Why Does Soil pH Matter?
Soil potential hydrogen (pH) is the amount of acidity or alkalinity of soil. It is measured on a scale of 1 to 14, where 7 is neutral. Soil pH is a measurement of the hydrogen ion activity in the soil solution, which is influenced by the type and amount of clay and organic matter content in the soil.
Soil tests may show a buffer pH result, which indicates the amount of agricultural lime required to neutralize the hydrogen ions from the soil. “Buffer” refers to the ability to release acidity ions into the soil; for example, high clay soils are highly “buffered” and require more lime to raise pH to a certain level than sandy soils.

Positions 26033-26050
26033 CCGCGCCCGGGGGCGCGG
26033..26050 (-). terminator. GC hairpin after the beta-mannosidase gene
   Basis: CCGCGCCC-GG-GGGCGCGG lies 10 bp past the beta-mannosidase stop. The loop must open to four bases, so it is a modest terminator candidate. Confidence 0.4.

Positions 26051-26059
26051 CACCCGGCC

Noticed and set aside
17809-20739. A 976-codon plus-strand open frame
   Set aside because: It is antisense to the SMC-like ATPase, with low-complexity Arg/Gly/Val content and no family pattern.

How pH Affects Soil Nutrients
The availability of some plant nutrients is affected by soil pH. Field crops perform best at a soil pH between 6.0 and 6.8, depending on the crop. In many areas of the Corn Belt, soil pH can decrease or become more acidic due to factors such as:
- Nutrient removal by crops
- Leaching of basic nutrients (cations in the soil)
- Using ammonia-based nitrogen fertilizers
Source: Colorado State University – CMG Garden Notes #222
Correcting Soil pH
Adding liming materials can raise soil pH levels for ideal crop production where nutrients are more available to the plant, as well as create a healthy environment for critical soil microbes.
The University of Nebraska-Lincoln recommends the following adjustments of lime rates for different depths of incorporation:
For more recommendations on pH management, speak with your local NK® retailer.
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